Carl XVI Gustaf is the current King of Sweden
@Swedish Men, Family and Life
Carl XVI Gustaf is the current King of Sweden
Carl XVI Gustaf of Sweden born at
King Carl XVI Gustaf met Silvia Sommerlath at the 1972 Summer Olympics in Munich. Silvia, who was a non-royal Brazilian-German, had grown up in Brazil and Germany. They married four years later on June 19, 1976, at the Stockholm Cathedral. The ceremony was conducted by Olof Sundby, the Archbishop of Uppsala. In a Royal Variety Performance before the wedding, Swedish musical group ABBA performed their song ‘Dancing Queen’ for the first time’.
They have three children together, the Crown Princess Victoria (born 1977), Prince Carl Philip (1979), and Princess Madeleine (1982), and through them, five grandchildren. The family resided at the Stockholm Palace till 1980 before relocating to Drottningholm Palace.
Since his birth, Prince Carl Philip had been the heir apparent to the Swedish throne for seven months. On January 1, 1980, parliamentary changes were made to the Act of Succession, introducing absolute primogeniture. Princess Victoria, being the oldest child of the King, was formally designated as the Crown Princess and the heir to her father’s throne. Favouring the tradition, the king spoke out against the reform.
Born on April 30, 1946, in Haga Palace in Solna, Stockholm County, Carl Gustaf is the only son of Prince Gustaf Adolf and Princess Sibylla. He has four older sisters, Princesses Margaretha, Birgitta, Désirée, and Christina.
On June 7, he was baptised by Erling Eidem, the Archbishop of Uppsala, at the Royal Chapel. His godparents were, among others, the Crown Prince and Crown Princess of Denmark (his paternal uncle and aunt), the Crown Prince and Crown Princess of Sweden (paternal grandparents), and the King of Sweden (his paternal great-grandfather).
On January 26, 1947, his father, Prince Gustaf Adolf, was coming back to Stockholm from a hunting trip and a visit to Prince Bernhard and Princess Juliana of the Netherlands when the KLM flight he was on got delayed and made a routine stop at Copenhagen before continuing to Stockholm.
The Douglas DC-3 aircraft took to the air and after climbing steadily to 50 meters, it stalled and plunged nose-first to the ground. All 16 passengers and six crew members on board, including the prince and his two companions, were killed. Young Carl did not learn about his father’s death until he was seven years of age. In a speech delivered in 2005, he spoke about his feelings about spending his early years without knowing his father.
The tragic accident made Carl the second in line to the throne after his grandfather, Gustaf VI Adolf. His great-grandfather, Gustaf V, died of complications from flu on October 29, 1950. Gustaf VI ascended to the throne and Prince Carl Gustaf was made the new crown prince of Sweden.
In 1973, King Gustaf VI Adolf passed away ten weeks shy of his 91st birthday. He was suffering from pneumonia, exacerbated by a severe decline in his health. On September 15, 1973 Crown Prince Carl Gustaf took the throne as the new Swedish King.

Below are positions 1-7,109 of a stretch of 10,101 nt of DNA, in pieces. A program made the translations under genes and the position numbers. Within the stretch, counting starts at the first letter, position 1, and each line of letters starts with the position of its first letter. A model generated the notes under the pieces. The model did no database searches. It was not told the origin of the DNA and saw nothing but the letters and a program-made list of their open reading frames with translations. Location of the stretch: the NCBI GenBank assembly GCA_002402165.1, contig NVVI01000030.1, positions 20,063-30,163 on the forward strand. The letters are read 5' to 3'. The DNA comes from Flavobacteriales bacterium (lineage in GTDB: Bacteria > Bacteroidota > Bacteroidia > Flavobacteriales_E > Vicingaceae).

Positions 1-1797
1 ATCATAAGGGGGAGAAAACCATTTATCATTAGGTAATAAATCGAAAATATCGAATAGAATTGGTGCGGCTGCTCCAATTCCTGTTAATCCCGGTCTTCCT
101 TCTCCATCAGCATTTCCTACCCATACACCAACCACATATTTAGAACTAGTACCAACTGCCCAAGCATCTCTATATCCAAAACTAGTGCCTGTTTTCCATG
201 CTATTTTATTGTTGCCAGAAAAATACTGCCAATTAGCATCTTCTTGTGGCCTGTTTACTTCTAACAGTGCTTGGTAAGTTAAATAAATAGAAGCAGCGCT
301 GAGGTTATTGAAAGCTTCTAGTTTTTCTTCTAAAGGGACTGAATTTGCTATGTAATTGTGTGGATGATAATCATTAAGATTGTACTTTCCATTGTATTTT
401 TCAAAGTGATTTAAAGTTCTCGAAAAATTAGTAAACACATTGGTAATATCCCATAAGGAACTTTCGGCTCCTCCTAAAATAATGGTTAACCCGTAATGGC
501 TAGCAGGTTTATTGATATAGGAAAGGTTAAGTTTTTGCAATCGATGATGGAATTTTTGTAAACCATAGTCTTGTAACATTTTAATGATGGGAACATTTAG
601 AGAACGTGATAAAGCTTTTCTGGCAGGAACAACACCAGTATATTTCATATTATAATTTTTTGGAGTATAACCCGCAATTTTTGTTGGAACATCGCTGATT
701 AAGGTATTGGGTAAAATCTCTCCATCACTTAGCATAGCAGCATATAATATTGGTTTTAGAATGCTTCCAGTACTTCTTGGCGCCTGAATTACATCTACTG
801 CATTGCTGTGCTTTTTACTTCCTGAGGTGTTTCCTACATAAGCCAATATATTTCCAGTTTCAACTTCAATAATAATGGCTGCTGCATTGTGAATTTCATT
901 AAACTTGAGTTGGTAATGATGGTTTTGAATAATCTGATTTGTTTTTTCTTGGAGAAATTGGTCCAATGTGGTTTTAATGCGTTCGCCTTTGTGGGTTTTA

On September 19, the new king accepted the “Konungaförsäkran,” the obligation a king had to accept, during an extraordinary meeting of the cabinet where the king announced that he would be known as Carl XVI Gustaf and his title would be the “King of Sweden”. It broke a centuries old tradition as all the kings of Sweden before him had used the style “"By the Grace of God, King of the Swedes, the Goths/Geats and the Wends”.
Following that, he made appearances before various branches of the government and gave a speech in the Hall of State at the Stockholm Palace. He then came to the palace balcony to acknowledge the assembled crowd outside. As the king, he adopted the greater coat of arms of the Kingdom of Sweden as his own.
Since the Coup of 1809, which was orchestrated by a group of nobleman and was successful in dethroning King Gustav IV Adolf of Sweden, the ‘Instrument of Government’ had been implemented by the Riksdag of the Estates as one of the laws that made up the country’s constitution. It came into effect in place of the ‘Instrument of Government of 1772’, setting up a clear distinction between the powers allocated to the executive branch (the King) and to the legal branch (the Riksdag).
Over the next 160 years, the authority of Riksdag steadily increased and it made the problems of maintaining a government solely with the crown’s support quite apparent. In 1914, a constitutional conflict named the ‘Courtyard Crisis’ began between King Gustaf V and his Prime Minister Karl Staaff. It resulted in the foundation of the principles of the parliamentary democracy in 1917.
As the Swedish head of the state, the king holds the position of the Sovereign in the ‘Royal Order of the Seraphim’, the ‘Royal Order of the Sword’, the ‘Royal Order of the Polar Star’, the ‘Royal Order of Vasa’, and the ‘Royal Order of Charles XIII’. He is also the Grand Master of the ‘Order of the Saint John in Sweden’.
Foreign governments all over the world have conferred him with a significant number of prestigious honours. In 1982, he became the recipient of the ‘Bronze Wolf Award’ by the ‘World Scout Committee’.
He is the official presenter of the Nobel Prizes each year. The Japanese physicist Leo Esaki was the first Nobel Laureate to receive the award from him in 1973.
He has been awarded honorary doctoral degrees by the ‘Royal Institute of Technology’, the ‘Stockholm School of Economics’, the ‘Swedish University of Agricultural Sciences’, and the Finnish ‘Åbo Akademi University’.